> Not all
that much. Outside the Rams' training camp, fences were draped with banners,
taut in the breezeless August humidity, that all bore the same message: welcome
to the proving grounds. But in truth there was very little proving going on
inside. After a relatively quiet off-season, there were few positions up for
grabs and few preseason mysteries in need of solving. In this, the second year
of coach Scott Linehan's reign and the first official year of the post-Marshall
Faulk era, the Rams essentially are what they are: a veteran team with an
offense vastly superior to the defense. "We know our roles; we're
comfortable with the system," says ninth-year veteran wide receiver Torry
Holt. "It's really just a question of getting it done."
> Getting it
done means improving on last year's uneven 8-8 season and breaking free of the
mediocrity that has enveloped the franchise since that fateful, last-second
Super Bowl loss to the Patriots in February 2002. (The Rams' record over the
past five seasons is 41-39.) In particular getting it done means upgrading the
performance on defense. In 2006 the Rams gave up nearly 24 points a game--28th
in the league--and ranked 31st in the NFL against the run. While Linehan
asserts that "more consistent play overall from everyone" is the goal,
it was lost on no one that the defense seemed to draw most of his attention
during the early days of camp.
was no off-season defensive shake-up as some had predicted, the Rams did
attempt to spackle a few holes. They traded a fifth-round pick to Detroit for
defensive end James Hall, an eighth-year veteran. More important, they used
their first pick in the draft to select defensive end Adam Carriker, a 6'
6", 308-pound obelisk from Nebraska. He'd barely been fitted for a Rams
helmet before he was asked to switch inside to defensive tackle. No problem.
Carriker more than held his own in camp, drilling several of his new teammates
and bearing up in the relentless heat. The Rams have a rich history of draft
busts, but Carriker's play drew uncharacteristically effusive praise from the
coaches. "He's exactly what we thought we were getting," says Linehan.
"He's an old school football player, a big, strong lineman who's done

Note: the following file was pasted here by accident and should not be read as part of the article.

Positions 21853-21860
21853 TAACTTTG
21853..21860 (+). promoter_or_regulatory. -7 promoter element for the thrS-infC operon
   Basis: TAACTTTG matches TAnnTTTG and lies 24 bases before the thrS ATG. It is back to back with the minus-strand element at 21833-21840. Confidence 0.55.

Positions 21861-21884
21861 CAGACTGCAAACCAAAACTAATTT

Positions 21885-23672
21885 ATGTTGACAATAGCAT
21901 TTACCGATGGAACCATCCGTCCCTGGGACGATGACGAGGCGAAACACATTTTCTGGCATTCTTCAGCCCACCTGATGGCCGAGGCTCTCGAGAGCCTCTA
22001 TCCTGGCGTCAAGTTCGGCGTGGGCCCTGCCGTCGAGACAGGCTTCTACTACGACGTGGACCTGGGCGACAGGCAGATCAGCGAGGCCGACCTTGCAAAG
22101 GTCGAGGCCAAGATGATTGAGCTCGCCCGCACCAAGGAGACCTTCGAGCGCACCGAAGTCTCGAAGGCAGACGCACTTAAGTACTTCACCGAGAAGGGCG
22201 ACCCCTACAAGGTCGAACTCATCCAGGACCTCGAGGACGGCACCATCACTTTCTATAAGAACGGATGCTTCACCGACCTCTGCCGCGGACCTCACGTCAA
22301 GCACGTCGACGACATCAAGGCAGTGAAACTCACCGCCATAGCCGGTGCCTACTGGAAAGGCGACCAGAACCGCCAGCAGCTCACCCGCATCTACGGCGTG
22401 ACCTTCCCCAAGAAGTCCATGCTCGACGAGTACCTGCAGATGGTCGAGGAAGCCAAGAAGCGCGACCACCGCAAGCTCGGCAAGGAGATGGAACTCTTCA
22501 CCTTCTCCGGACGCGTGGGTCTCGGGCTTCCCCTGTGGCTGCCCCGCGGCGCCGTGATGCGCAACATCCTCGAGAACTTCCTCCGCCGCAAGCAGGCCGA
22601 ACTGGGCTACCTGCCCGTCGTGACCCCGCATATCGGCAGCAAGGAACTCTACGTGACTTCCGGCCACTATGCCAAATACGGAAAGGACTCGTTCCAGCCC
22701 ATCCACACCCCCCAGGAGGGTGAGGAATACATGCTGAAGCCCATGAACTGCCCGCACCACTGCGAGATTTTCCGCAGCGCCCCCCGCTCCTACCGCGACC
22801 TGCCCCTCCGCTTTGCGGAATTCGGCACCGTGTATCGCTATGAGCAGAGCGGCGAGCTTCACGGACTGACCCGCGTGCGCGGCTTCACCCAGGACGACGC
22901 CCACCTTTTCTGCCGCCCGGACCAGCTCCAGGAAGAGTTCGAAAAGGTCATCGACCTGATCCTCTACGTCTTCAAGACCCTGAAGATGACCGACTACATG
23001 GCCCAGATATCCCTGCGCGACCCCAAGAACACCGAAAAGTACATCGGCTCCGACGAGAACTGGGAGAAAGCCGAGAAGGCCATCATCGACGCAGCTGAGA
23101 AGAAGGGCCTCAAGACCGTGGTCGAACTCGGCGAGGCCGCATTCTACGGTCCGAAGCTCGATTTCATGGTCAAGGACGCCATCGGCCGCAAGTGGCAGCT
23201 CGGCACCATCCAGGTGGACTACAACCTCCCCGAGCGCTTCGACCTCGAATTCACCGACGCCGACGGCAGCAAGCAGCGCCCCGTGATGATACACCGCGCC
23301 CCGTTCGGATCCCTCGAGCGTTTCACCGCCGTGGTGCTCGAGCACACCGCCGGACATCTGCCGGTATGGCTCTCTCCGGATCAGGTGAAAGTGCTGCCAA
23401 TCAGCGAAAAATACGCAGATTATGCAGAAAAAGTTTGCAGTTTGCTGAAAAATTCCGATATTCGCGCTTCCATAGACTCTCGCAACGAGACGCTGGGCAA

everything we've asked without hesitation."
The team's most
substantive moves came on the other side of the ball. The Rams may have
surrendered their immodest claim to being the Greatest Show on Turf, but the
offense remains an entertaining mix of flashy, big-play receiving and power
running. St.�Louis averaged more than 360�yards of total offense per
game in 2006, sixth in the league. The output is unlikely to diminish with the
acquisition of tight end Randy McMichael, a solid contributor last season for
the Dolphins, and the addition of lanky free-agent receiver Drew Bennett to
complement sleek incumbents Holt and Isaac Bruce.
Perhaps the most
significant off-season development was rewarding quarterback Marc Bulger with a
six-year contract extension worth $65�million, with $27�million
guaranteed. Now in his seventh season, Bulger, 30, has emerged as a top-shelf
quarterback in the Joe Montana mold. Released by the Saints and the Falcons
(and even the Rams) early in his career, he set personal bests last season in
completions (370), passing yards (4,301) and ratio of touchdown passes (24) to
Bulger is quick
to admit that his job has been made easier by the emergence of Steven Jackson,
the versatile tailback who has rendered Faulk's absence a lot less painful.
Stuck behind the perennial All-Pro for his first two seasons, Jackson agitated
for more carries. "It's not easy wanting to touch the football and not
being allowed to," he says. When opportunity knocked last season, Jackson
didn't so much answer as disengage the door from its hinges. His 2,334 total
yards--1,528 on the ground, 806 receiving--were the fifth highest for a single
season in NFL history. A first-time Pro Bowl selection, he's suddenly the
leading candidate to interrupt LaDainian Tomlinson's hegemony as the league's
best running back. "I felt [my success] was a long time coming," he
says. "This season I intend to put up 2,500 total yards on the way to
Arizona." That, of course, is the site of Super Bowl XLII.
though, it will take more than Bulger's living up to his swollen contract and
Jackson's running roughshod over the NFC again for the Rams to return to the
elite status they enjoyed as recently as five years ago. The absence of seismic
roster moves says plenty about the value the franchise places on stability. But
unless the same core of defensive personnel can improve dramatically from last
season, St.�Louis will be on the wrong side of that fine line between
constancy and complacency.